El Sol

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Will it hurt me, as a medical school candidate, if I graduate from a no tier university (university has a fourth tier master's program, but doesn't say anything about undergrad)? The reason that I decided to attend was because it would be very inexpensive, after scholarships, and I could graduate without any debt.

I'm in a position where I could transfer to a tier 1 university, but I am comfortable at my current university. The only reason I would transfer would be if it would really hurt me when applying to medical school.

I have all my bases covered (high gpa, LOTS of clinical experience, LOTS of leadership, genetic research in the fall, and MCAT next year). If I do well on the MCAT 30+ will I still have a shot at top tier medical schools?

Please be honest with me. I will not be offended.

~El Sol
 

unicorn06

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El Sol said:
Will it hurt me, as a medical school candidate, if I graduate from a no tier university (university has a fourth tier master's program, but doesn't say anything about undergrad)? The reason that I decided to attend was because it would be very inexpensive, after scholarships, and I could graduate without any debt.

I'm in a position where I could transfer to a tier 1 university, but I am comfortable at my current university. The only reason I would transfer would be if it would really hurt me when applying to medical school.

I have all my bases covered (high gpa, LOTS of clinical experience, LOTS of leadership, genetic research in the fall, and MCAT next year). If I do well on the MCAT 30+ will I still have a shot at top tier medical schools?

Please be honest with me. I will not be offended.

~El Sol
I think you have a chance from a lower tier school even at Harvard if your stats and experiences are good enough. However, that said, I definitely think that going to a top school like Stanford, Duke, or an Ivy gives you thiat extra edge. I'm not an expert, but I did go to one of these top ten schools, and at all of my interviews, my interviewers have told me how they could tell from my ambitions at attending a top school and my ability to excel at a top school that I would be able to handle their medical school. When you have a great ugrad school on your resume, you come in with the balance tipped in your favor. You still have to be good, but the name helps you to stand out.

In summary, I think you have a shot from your current school but that transfering would increase your chances (provided you still earned great grades and got the competitive MCAT score at the top school). Any other opinions?
 

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El Sol said:
Will it hurt me, as a medical school candidate, if I graduate from a no tier university (university has a fourth tier master's program, but doesn't say anything about undergrad)? The reason that I decided to attend was because it would be very inexpensive, after scholarships, and I could graduate without any debt.

I'm in a position where I could transfer to a tier 1 university, but I am comfortable at my current university. The only reason I would transfer would be if it would really hurt me when applying to medical school.

I have all my bases covered (high gpa, LOTS of clinical experience, LOTS of leadership, genetic research in the fall, and MCAT next year). If I do well on the MCAT 30+ will I still have a shot at top tier medical schools?

Please be honest with me. I will not be offended.

~El Sol
it does hurt, and if i were you i would transfer to the best school i could attend, money be damned. i made the mistake of attending my state school for scholarship money and i never stop regretting it. top schools do look considerably more favorably upon candidates from top undergrads. well i go to ut austin and ive interviewed at some top schools, but ill see if i get in. maybe im wrong. i do feel like its put me at a disadvantage though, and it would be that much easier if i had gone to a good undergrad i was capable of going to.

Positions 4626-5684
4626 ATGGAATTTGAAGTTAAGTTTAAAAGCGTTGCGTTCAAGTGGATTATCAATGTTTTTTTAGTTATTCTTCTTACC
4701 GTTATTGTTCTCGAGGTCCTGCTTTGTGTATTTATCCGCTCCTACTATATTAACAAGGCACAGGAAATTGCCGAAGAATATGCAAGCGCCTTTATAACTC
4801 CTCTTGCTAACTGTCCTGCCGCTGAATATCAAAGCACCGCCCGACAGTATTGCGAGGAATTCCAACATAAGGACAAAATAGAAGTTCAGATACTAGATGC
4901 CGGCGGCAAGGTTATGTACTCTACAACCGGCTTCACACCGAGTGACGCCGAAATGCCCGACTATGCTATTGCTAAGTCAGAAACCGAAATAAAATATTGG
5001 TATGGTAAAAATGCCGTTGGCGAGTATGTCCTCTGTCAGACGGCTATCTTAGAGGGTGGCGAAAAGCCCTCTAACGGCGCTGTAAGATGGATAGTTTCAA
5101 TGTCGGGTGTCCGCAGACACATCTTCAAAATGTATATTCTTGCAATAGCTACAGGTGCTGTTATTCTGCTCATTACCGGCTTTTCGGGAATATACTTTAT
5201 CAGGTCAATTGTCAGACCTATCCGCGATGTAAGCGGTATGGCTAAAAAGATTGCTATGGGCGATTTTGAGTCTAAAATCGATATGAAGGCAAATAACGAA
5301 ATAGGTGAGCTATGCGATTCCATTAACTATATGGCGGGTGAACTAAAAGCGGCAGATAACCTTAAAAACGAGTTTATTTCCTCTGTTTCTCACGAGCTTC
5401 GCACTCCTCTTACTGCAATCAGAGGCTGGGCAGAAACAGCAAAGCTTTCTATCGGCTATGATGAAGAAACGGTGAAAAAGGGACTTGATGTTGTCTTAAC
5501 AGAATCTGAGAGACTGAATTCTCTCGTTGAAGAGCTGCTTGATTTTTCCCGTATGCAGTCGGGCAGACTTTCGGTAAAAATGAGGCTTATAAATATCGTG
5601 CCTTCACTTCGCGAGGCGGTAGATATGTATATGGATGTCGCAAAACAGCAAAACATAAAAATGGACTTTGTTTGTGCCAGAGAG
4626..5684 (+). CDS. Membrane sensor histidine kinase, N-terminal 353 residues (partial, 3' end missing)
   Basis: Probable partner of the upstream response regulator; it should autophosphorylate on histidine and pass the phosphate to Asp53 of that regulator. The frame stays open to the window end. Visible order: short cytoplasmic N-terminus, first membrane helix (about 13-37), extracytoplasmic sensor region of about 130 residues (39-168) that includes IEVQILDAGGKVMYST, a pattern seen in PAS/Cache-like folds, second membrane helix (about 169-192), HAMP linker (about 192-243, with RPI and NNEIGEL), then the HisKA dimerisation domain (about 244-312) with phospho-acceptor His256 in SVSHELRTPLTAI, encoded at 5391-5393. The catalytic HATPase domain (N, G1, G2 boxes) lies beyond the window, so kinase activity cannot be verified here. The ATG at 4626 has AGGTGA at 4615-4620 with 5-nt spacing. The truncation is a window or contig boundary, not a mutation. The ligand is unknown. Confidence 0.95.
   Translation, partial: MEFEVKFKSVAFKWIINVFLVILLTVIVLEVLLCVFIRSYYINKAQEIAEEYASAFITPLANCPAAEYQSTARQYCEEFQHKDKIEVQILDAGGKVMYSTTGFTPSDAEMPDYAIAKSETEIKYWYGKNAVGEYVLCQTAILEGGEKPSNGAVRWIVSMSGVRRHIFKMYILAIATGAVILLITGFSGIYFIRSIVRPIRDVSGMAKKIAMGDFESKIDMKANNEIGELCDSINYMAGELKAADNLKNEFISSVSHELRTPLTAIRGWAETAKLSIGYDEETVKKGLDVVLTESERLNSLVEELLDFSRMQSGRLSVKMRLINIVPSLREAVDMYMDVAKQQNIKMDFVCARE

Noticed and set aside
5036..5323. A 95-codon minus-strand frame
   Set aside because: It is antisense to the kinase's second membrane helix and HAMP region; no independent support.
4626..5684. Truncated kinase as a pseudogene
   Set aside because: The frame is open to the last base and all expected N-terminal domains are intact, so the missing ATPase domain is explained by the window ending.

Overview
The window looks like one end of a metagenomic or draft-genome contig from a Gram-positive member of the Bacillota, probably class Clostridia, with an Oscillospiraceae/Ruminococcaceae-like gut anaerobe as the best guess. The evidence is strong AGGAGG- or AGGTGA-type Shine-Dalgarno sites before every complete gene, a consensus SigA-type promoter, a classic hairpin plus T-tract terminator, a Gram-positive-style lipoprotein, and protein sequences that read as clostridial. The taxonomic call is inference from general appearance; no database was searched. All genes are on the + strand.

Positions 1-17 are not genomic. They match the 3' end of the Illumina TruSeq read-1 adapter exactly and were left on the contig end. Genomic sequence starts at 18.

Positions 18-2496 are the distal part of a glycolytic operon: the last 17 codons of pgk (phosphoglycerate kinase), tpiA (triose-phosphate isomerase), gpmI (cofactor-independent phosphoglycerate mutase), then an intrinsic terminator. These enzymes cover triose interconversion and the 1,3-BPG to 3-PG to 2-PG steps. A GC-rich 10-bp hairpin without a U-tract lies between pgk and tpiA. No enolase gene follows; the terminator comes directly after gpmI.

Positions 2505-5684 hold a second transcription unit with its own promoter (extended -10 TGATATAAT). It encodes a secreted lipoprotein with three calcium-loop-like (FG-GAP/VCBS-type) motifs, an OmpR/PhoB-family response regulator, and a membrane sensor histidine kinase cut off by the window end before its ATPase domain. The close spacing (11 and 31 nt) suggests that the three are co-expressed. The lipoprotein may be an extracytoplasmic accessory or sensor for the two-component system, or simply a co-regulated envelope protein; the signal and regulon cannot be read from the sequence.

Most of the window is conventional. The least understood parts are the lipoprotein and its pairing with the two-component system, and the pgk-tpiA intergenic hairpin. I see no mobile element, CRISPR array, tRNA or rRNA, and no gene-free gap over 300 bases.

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El Sol said:
I have all my bases covered (high gpa, LOTS of clinical experience, LOTS of leadership, genetic research in the fall, and MCAT next year). If I do well on the MCAT 30+ will I still have a shot at top tier medical schools?

Please be honest with me. I will not be offended.

~El Sol
I agree that it really depends on your entire application, but it especially depends on how well you do on the MCAT in order to have a shot at top tier schools.
 

Shredder

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rocketman said:
I agree that it really depends on your entire application, but it especially depends on how well you do on the MCAT in order to have a shot at top tier schools.
its true that mcat is an equalizer to some extent, but from what ive seen at my top interviews most of the representation is from highly ranked undergrads. this was very true at columbia, as many others might confirm. then again, correlation does not imply causation--meaning maybe those undergrads were simply the best to begin with and wouldve ended up there anyway. 30+ mcat isnt enough to have a competitive shot at top tier, 35+ is a much better bet
 

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It's also somewhat self-selection. A lot of kids at my state school don't apply to the big name schools even if they do get the high scores, either because they don't want to live in someplace like NYC or because they can't afford to apply to a whole bunch of programs (normally the kids who can afford to pay four years of tuition at Harvard can afford to send out more than a couple apps) or they know they can't afford to go if they do get in or they'd rather stay close to home for med school.... I'm not saying that applies to everyone, but I think there are a good chunk like that. I know of at least one girl with incredible stats who is only applying to one top twenty school and then our state institution and a few backups.